A variety of things make it harder to stay healthy in the winter – cold temperatures, too little sunlight and annoying flu viruses. Plus, the dark skies and lack of sunshine can make you feel sluggish and zap your motivation to do things that are good for you like exercise and eat right. When temperatures are subfreezing outside you may feel more like hibernating than staying active. Winter isn’t the time to let down your guard and revert to bad eating habits and too little physical activity. In fact, good health habits are more important in the winter than at any other time of year. Need some tips? Here are five things you can do this winter to stay energized and healthy until spring arrives.
Get Enough Vitamin D
Your vitamin D level can drop in the winter, especially if you live in an area that gets little direct sunlight. When it’s exposed to sunlight, your skin makes a vitamin D precursor that’s converted to vitamin D by your liver and kidneys, but it needs enough sunlight to do this. Research shows vitamin D levels decrease in the winter, especially among people who live in northern regions. How does this impact your wintertime health?
A low vitamin D level makes you feel tired and less energetic. It can even cause vague muscle aches and pains you blame on being tired or the weather. Plus, vitamin D is important for a healthy immune system. Some research shows people with a low vitamin D level are more prone to catching the flu.
You can get some vitamin D through diet if you eat foods like milk, milk substitutes and yogurt fortified with it. Fatty fish and eggs are other good sources. But for the most part, it’s difficult to get enough vitamin D through diet alone. How do you know if you’re getting enough? Ask your doctor to check a vitamin D level using a simple blood test. If your level is low, you may need a vitamin D supplement.
Winter Health: Expose Your Eyes to More Light during the Day
The dark days of winter can wreak havoc with your internal biological clock and the circadian rhythms it controls. This affects the release of hormones like cortisol and melatonin that impact your energy level, immune system, sleep patterns and how you feel. A number of people have some degree of seasonal affective disorder, a type of seasonal depression that shows up in the winter. One way to keep your circadian rhythms on course is by exposing your eyes to natural light as early in the day as possible. When you wake up, open the curtains and let the light shine in. If possible, work in an environment with as much natural light as possible. At the other end of the spectrum, make sure you’re sleeping in a completely dark room at night to avoid disrupting your body’s biological clock and natural rhythms. Doing this can help you feel better mentally and physically all winter long.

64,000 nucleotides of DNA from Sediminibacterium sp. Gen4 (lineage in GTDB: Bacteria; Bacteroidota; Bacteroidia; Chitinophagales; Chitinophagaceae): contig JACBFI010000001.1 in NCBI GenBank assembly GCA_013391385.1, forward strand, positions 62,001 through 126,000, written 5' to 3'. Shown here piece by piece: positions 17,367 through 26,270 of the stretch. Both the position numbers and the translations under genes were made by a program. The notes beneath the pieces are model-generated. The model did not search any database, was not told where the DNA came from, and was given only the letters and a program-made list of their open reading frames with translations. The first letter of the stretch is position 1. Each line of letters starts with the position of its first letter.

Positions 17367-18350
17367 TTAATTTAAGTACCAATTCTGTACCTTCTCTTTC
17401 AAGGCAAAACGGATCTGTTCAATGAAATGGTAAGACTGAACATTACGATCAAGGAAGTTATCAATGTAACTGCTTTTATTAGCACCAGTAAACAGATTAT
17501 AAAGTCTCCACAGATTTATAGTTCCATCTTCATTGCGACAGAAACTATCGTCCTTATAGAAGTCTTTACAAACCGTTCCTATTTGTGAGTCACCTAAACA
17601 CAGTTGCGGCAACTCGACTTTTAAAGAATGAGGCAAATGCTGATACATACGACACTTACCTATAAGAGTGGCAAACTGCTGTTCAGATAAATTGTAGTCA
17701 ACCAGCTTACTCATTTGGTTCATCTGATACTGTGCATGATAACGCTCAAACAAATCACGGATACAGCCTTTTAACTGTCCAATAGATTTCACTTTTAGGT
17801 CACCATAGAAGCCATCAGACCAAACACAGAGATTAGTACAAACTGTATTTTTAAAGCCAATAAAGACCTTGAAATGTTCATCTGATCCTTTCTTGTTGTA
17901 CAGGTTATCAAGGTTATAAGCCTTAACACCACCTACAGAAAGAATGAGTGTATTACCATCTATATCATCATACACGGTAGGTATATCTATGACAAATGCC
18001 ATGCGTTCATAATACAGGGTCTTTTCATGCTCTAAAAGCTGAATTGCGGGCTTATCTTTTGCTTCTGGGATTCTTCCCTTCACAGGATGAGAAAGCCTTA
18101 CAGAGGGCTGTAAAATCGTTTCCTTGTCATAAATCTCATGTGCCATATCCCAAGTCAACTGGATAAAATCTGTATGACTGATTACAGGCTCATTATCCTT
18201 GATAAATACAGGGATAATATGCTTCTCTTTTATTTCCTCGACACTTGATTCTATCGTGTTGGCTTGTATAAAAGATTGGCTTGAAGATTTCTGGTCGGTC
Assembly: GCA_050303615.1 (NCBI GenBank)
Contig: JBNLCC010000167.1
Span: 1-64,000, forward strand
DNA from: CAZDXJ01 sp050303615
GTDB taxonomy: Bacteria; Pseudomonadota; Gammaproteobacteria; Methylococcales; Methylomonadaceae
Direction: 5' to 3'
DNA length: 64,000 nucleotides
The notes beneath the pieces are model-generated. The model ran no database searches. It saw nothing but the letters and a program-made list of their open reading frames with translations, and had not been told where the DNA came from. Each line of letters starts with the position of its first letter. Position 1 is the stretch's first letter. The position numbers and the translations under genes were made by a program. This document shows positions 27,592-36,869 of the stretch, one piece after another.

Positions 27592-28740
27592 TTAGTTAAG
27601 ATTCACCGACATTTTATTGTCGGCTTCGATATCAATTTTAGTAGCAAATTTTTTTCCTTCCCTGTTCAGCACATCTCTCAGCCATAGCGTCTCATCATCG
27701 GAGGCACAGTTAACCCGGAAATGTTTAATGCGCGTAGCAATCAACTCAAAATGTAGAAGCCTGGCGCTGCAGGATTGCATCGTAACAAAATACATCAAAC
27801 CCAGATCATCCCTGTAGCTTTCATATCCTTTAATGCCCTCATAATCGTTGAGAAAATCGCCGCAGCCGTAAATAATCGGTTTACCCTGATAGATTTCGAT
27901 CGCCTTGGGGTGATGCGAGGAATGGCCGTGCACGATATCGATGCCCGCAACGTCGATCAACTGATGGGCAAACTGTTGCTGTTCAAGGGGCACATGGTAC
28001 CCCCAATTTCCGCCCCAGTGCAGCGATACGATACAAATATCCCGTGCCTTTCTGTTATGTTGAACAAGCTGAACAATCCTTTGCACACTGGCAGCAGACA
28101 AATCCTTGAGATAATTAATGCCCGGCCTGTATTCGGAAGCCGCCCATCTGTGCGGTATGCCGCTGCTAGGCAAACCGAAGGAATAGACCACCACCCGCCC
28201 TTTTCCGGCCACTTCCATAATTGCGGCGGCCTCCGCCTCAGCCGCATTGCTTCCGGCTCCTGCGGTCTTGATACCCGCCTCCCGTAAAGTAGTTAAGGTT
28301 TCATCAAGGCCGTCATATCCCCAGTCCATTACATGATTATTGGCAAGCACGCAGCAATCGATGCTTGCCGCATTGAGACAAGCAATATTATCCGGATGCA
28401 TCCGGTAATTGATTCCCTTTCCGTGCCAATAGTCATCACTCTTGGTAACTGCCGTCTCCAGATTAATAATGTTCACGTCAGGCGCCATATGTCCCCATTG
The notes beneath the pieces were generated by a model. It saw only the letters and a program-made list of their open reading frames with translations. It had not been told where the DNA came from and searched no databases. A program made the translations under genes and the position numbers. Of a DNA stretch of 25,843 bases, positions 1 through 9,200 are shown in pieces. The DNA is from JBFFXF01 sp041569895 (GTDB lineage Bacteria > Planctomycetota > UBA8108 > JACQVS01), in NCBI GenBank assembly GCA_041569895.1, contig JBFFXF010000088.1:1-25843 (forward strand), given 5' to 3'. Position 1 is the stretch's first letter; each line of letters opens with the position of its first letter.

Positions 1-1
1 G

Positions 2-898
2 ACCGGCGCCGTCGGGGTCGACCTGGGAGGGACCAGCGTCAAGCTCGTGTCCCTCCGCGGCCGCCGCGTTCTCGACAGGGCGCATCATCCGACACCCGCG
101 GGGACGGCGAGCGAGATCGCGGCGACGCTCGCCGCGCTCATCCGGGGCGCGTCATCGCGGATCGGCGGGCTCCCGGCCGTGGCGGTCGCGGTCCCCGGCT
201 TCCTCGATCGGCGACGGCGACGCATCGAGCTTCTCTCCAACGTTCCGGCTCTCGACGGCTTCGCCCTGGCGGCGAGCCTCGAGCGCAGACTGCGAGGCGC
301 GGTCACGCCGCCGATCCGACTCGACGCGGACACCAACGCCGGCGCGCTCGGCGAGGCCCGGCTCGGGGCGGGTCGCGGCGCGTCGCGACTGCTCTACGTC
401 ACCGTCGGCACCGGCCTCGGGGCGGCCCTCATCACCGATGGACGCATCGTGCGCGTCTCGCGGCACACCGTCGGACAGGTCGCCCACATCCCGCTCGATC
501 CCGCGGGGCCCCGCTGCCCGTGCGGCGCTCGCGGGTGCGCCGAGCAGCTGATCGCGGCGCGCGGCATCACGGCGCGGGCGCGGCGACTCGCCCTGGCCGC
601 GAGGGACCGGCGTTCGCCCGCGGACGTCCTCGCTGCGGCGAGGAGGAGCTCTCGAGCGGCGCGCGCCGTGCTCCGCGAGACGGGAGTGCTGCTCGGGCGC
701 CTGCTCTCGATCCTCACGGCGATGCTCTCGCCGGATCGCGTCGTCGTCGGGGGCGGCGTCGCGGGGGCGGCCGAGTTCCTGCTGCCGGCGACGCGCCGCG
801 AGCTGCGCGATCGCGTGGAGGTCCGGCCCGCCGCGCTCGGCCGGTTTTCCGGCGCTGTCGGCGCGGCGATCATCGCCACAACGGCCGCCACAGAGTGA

Winter Health: Eat More Fruits and Vegetables
Fruits and vegetables are loaded with phytochemicals, including one called quercetin, which may offer protection against the flu. In a study carried out in mice, two groups of mice exercised to exhaustion on a treadmill. One group of mice got supplemental quercetin while the other didn’t. Both were exposed to the influenza virus. The mice that were supplemented with quercetin became ill less often than those that didn’t get the supplement. A small study in humans also showed quercetin prevented illness after an exhaustive period of exercise. Good sources of quercetin include berries, grapes, broccoli, and tea. Fruits and many vegetables are a good source of vitamin C, a vitamin you need for immune health.
Winter Health: Add Variety to Your Exercise Routine
If you feel more like staying in bed in the morning than getting up to exercise, challenge and motivate yourself with a new workout. Slide a HiiT DVD into your DVD player or mix things up with cross-training. Don’t do the same old, same old. Winter isn’t the time to get complacent with your exercise routine, especially with holidays on the horizon.
Fortunately, there’s no excuse not to work out when you train at home. Take advantage of that! At the same time, give yourself at least one day of rest each week. Overtraining can depress your immune system and make it harder to fight off viruses. The good news? Moderate exercise can actually lower your risk for succumbing to a cold or the flu. Exercise is a mood enhancer too and can help you shake off the winter blues.
Winter Health: Make Sleep a Priority
Sleep is important spring, summer, and fall but it’s even more important in the winter. Getting adequate sleep can upset the delicate balance of your immune system and put you at greater risk for illness. Plus, research shows we’re more likely to make poor food choices, like junk food, when deprived of sleep. Since winter is already a high-risk time for weight gain, don’t increase cravings for the wrong foods by sleeping too little.
Doing the things discussed should help to keep your immune system strong and help you avoid the winter doldrums.
Medical News Today. “Vitamin D Levels Decrease During Winter Months in Women With Health Conditions” November 2012.
Vitamin D Council. “Influenza”
American Physiological Association. “Substance Found In Fruits And Vegetables Reduces Likelihood Of The Flu” (2009)
Nature Reviews Neuroscience 15, 443-454 (2014) doi:10.1038/nrn3743. Published online 11 June 2014
Journal of Applied PhysiologyPublished 1 August 2007Vol. 103no. 2, 693-699DOI: 10.1152/japplphysiol.00008.2007.
Science Daily. “New links between sleep deprivation, immune system discovered” (2013)
Medical News Today. “Junk Food May Be More Appealing To Tired Brains” (2012)
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